Walk date – 13th August 2020
Distance – 8.3 miles
Weather – hot, light easterly breeze, very hazy
It is only five months since our last visit to Sallows and Sour Howes but, as the weather is so hot and humid at present we knew this medium length walk, with not a lot of steep climbing, would be just the ticket. The route we followed started from the limited parking area at Moor Howe from where there’s a short stretch of road walking down to the turn off onto the High Borrans road. From High Borrans we made our way over to the Ings – Kentmere bridleway as far as Whiteside End where we left the bridleway and made our way up to the summit of Sallows. A very enjoyable route with much to recommend it, especially in summer when the surrounding countryside is displayed at its best.
Moor Howe – High Borrans – Ings/Kentmere Bridleway – Whiteside End – Mould Rigg – Scour Rigg – Long Crag – Kentmere Park – Sallows – Sour Howes – Backstone Barrow – Dubbs Road – Dubbs Reservoir – Moor Howe
Arriving at the High Borrans turn off from the parking area at Moor Howe. We got to Moor Howe at 8.00 am to make sure we could park up easily, even so a couple of vehicles were already there and their occupants nowhere in sight. Its a warm and sunny morning, there’s a light breeze and a few clouds drifting around. The breeze and the occasional cloud cover were more than welcome as the sun rose higher and the temperature began to climb.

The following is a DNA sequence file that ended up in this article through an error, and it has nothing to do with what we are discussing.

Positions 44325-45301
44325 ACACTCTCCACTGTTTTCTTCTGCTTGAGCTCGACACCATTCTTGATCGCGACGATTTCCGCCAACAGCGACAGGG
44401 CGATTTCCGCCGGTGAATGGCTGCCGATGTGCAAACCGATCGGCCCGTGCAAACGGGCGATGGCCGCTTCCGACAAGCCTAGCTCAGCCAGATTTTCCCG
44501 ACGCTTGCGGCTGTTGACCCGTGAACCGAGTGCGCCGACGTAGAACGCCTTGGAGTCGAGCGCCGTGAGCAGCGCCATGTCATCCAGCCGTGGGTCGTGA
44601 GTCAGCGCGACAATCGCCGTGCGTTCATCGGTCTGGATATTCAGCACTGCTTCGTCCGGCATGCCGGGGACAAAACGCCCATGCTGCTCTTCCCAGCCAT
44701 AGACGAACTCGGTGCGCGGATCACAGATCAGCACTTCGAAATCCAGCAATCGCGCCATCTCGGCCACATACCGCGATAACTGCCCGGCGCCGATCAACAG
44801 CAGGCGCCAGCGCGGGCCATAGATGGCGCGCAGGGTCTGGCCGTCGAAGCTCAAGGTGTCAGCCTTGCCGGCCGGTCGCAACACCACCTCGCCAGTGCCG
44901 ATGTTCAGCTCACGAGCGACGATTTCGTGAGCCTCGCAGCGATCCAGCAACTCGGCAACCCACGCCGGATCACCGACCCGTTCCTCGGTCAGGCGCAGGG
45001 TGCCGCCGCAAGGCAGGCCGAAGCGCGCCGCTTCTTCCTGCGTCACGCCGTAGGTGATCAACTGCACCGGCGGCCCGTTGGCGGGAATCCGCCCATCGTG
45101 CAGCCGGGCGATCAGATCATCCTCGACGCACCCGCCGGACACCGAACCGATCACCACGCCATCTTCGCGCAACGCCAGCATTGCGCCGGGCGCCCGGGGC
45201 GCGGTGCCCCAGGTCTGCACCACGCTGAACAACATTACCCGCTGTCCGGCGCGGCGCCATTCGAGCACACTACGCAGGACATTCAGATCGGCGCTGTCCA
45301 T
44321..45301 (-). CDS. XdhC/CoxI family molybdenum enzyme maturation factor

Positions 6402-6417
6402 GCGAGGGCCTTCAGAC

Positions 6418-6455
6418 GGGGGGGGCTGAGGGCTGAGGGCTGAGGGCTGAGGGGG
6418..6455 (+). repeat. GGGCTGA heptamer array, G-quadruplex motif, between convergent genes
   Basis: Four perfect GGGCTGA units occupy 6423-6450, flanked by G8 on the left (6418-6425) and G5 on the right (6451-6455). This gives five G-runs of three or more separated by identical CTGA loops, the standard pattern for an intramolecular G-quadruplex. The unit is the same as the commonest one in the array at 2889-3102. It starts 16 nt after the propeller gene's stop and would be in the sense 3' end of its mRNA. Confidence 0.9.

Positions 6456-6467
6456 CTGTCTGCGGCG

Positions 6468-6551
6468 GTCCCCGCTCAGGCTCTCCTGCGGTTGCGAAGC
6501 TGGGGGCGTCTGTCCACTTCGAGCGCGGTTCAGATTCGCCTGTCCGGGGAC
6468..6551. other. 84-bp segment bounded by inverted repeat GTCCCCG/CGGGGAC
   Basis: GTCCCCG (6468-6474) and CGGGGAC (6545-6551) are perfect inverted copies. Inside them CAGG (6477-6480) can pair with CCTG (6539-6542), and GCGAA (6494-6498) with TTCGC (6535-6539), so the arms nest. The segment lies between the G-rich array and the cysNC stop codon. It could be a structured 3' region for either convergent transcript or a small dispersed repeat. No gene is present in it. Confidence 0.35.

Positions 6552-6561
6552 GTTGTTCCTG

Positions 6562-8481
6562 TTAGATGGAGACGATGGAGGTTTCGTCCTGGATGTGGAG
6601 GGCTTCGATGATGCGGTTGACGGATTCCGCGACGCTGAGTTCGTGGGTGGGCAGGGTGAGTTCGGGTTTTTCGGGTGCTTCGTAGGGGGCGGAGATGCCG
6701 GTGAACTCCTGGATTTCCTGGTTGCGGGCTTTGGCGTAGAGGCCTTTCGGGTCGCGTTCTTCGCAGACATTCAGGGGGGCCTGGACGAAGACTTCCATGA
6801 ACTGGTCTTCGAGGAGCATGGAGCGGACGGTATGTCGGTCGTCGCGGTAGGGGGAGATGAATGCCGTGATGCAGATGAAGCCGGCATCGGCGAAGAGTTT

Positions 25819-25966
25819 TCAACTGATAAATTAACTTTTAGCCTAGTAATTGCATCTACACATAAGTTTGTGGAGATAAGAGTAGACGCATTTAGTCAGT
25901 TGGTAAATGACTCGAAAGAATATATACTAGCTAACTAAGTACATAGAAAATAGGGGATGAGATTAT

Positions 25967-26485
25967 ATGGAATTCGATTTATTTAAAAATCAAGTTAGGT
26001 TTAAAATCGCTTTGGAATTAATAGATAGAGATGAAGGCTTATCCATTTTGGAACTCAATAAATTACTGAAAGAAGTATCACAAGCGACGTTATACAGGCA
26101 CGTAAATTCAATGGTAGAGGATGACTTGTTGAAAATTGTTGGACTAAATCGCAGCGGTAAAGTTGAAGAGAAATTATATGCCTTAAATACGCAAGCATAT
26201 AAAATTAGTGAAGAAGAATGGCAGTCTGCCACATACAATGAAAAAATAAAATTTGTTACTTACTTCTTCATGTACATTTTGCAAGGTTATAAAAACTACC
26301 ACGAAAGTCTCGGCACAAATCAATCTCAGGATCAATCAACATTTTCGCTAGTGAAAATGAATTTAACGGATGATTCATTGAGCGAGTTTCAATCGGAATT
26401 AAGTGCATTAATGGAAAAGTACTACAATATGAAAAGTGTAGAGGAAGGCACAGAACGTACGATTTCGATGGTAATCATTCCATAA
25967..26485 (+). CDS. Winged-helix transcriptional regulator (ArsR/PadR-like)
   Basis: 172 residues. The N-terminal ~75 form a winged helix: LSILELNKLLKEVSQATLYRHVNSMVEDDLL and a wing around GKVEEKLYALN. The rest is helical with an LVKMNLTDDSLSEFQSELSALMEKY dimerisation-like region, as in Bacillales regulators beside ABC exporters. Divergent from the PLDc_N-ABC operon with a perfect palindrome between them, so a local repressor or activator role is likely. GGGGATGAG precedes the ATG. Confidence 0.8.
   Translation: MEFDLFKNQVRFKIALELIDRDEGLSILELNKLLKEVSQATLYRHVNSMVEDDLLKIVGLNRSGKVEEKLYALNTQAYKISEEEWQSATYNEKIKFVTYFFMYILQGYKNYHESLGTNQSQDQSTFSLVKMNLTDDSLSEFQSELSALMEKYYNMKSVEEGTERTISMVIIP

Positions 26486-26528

An early morning view across the fields towards Sour Howes from the High Borrans road.
One of the handful of residences at High Borrans.
The road off to the right leads down to another private house so we keep straight on and pass through the gate.
We leave the lane a little further along and pick up the footpath beyond this gate. The lane carries on to another private residence, High House. The route across the field is indicated by marker posts carrying the familiar yellow arrow signs so route finding is not difficult.
The route across the field paths eventually brings us out at this point, where it meets the Ings – Kentmere bridleway. We’ve just come through the gate in the centre of the shot and will pass through the gate on the right and head north on the Kentmere section of the bridleway.
From the gate the grassy pathway leading over to Kentmere.
Another junction so, after passing through the gate on the left, we now go though the gate on the right still heading towards Kentmere.